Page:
Need a laugh? Check out Comedy Central’s series Nora from Queens

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Review by C.J. Bunce

If you need something to laugh at–and who doesn’t?–a quick fix can be found with Comedy Central’s new series Nora from Queens (full title Awkwafina is Nora from Queens), the latest of that niche New York neighborhood local comedy show.  The series was produced by Comedy Central, but airs across several cable channels, including MTV2, which is airing all ten episodes beginning this afternoon.  The series of half-hour episodes is a semi-autobiographical look at Awkwafina, stage name of rapper/actor Nora Lum, who switches up her name slightly to Nora Lin for the series.  Viewers will find a lot of truth with Nora, whose real-life persona won a Golden Globe best actress for The Farewell, and she’s had breakout roles in Ocean’s 8, Crazy Rich Asians, and Jumanji: The Next Level.  Just don’t let the kids in the room–Awkwafina’s humor is over-the-top, all-out vulgar at times, and right there with Sarah Silverman’s stand-up comedy, even evoking some Cheech and Chong ghosts of comedy past.

As with the real Nora, Nora in the series was born of a Korean American mother (who died when Nora was young) and Chinese American father, and raised by her father and grandmother.  Here BD Wong (Jurassic Park, Mr. Robot, Awake, Gotham) plays her amiable dad, a single father whose own mother lives with him and Nora (creating the core of the humor).  Looking for a girlfriend, he sets his sights on a woman he meets at a single parent support group, played by Jennifer Esposito (Spin City, The Boys).  Nora is frequently entwined in chaos with her nerdy but somehow more successful cousin, played by Bowen Yang (Saturday Night Live), who proclaims 2020 as “Year of the Ass.”  He couldn’t be more on point.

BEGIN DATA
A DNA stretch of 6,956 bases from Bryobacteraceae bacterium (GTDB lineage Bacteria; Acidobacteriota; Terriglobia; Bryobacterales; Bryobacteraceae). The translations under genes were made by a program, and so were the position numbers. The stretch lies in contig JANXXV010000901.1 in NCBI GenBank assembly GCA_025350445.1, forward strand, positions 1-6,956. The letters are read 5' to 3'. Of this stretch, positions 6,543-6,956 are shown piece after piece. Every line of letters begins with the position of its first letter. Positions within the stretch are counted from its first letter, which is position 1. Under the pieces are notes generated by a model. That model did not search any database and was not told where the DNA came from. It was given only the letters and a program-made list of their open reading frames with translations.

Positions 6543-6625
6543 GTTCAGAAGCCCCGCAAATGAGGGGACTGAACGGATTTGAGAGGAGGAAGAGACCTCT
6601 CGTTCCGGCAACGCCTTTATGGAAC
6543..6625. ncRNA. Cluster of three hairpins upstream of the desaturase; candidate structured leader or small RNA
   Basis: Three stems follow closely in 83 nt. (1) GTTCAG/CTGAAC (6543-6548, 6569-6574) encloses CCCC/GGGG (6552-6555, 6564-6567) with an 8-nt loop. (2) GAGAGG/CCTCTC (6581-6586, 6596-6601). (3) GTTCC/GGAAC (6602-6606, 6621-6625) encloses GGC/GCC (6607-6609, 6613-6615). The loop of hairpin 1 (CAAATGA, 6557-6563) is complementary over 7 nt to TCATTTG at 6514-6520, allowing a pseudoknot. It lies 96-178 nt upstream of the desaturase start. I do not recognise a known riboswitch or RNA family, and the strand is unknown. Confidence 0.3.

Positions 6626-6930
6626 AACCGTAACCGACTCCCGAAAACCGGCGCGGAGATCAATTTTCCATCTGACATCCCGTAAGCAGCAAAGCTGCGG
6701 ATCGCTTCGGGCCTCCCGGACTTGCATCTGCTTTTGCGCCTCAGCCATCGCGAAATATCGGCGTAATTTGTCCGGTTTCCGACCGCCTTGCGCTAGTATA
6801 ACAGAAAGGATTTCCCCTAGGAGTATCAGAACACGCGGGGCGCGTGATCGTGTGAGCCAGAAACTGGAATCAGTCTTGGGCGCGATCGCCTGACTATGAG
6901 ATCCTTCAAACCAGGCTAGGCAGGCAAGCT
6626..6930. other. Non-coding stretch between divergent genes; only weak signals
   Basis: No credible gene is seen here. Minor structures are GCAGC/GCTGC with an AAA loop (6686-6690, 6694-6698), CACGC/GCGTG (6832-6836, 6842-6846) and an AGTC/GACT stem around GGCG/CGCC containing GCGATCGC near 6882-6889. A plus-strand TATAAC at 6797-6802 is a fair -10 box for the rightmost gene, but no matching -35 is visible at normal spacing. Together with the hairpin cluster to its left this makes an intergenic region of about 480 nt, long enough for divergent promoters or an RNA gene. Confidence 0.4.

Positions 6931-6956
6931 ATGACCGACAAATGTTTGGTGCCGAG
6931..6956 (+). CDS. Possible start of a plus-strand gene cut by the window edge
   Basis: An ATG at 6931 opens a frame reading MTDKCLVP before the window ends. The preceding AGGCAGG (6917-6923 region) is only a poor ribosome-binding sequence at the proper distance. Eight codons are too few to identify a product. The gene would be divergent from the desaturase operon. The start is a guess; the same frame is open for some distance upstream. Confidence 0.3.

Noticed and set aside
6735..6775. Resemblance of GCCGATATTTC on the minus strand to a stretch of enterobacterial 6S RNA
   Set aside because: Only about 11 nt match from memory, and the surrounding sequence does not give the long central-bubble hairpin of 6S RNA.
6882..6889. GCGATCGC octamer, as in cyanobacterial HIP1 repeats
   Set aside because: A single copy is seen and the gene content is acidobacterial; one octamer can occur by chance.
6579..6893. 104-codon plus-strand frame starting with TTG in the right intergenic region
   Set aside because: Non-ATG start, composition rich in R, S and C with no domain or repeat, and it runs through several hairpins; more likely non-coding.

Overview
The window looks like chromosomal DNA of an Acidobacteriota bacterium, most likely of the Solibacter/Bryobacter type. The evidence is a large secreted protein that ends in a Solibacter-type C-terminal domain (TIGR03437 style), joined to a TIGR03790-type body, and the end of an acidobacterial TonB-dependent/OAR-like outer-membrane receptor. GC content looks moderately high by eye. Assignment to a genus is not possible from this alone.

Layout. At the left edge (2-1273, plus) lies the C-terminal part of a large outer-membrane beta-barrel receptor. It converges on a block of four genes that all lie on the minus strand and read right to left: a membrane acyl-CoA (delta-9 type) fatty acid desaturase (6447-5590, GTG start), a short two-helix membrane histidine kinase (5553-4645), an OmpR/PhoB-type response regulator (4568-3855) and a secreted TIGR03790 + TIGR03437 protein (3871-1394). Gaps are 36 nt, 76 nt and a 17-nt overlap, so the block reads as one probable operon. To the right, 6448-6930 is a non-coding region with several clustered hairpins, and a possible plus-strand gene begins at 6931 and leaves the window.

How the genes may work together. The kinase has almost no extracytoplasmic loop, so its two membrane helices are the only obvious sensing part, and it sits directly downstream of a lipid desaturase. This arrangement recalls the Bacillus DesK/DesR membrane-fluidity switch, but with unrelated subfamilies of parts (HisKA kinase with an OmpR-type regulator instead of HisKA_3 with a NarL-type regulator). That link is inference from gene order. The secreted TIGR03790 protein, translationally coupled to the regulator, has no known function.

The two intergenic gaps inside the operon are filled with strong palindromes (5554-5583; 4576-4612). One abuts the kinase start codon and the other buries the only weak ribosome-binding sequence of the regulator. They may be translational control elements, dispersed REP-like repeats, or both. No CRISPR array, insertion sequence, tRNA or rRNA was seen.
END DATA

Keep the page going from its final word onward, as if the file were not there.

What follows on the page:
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But the best of the series is Nora’s sweet, mouthy, and feisty grandma, played by Lori Tan Chinn (Roseanne, Spin City, Orange is the New Black).  Chinn has all the range, and gets the best writing and dialogue in the show, crude and endearing at the same time, like Ruth Gordon in Every Which Way But Loose.  Grandma goes to the casino, but not to gamble, instead to watch Korean dramas with her friends.  She picks fights with Korean Americans, and a highlight of the series is a flashback episode centered on her meeting Nora’s grandfather, all produced as a melodramatic Korean drama.

Nora/Awkwafina is the real deal, able to slip in and out of accents, emotions, and physical comedy.  Her character is a complete disaster, her car gets impounded, her bank account is canceled, she’s jealous of her cousin, gets too much into a new job, and experiences other more… vulgar… personal problems.  Her relationship with her dad and grandma feels real, and much of the show’s success is due to the chemistry of the main cast.

Nora from Queens is has bits and pieces in common with quick-fix, comedy series of the past like Daria, The Nanny, Angie Tribeca, Beevis and Butthead, and Roseanne, but also updated with something more to say about the trials of life, like in Russian Doll (whose star Natasha Lyonne has a guest spot on one episode).  Also look out for guest actor David Krumholtz (The Santa Clause, Numb3rs), and two episodes written by Cherry Chevapravatdumrong (The Orville).

Viewers can approach Nora from Queens as raunchy comedy or a drama about a few days in the life of a young woman getting by (but it’s mostly comedy).  Pop cultural references abound, almost on par with a Joss Whedon script.  Awkwafina has a real star factor, great screen presence, charisma, and charm, even when she goes to cringeworthy lengths for humor.

Ten quick half-hour episodes of the first season are now airing on Comedy Central, with another season already in the works.  Set your DVR, or keep an eye out for a marathon of all ten first season episodes of Nora from Queens, beginning this afternoon on MTV2.

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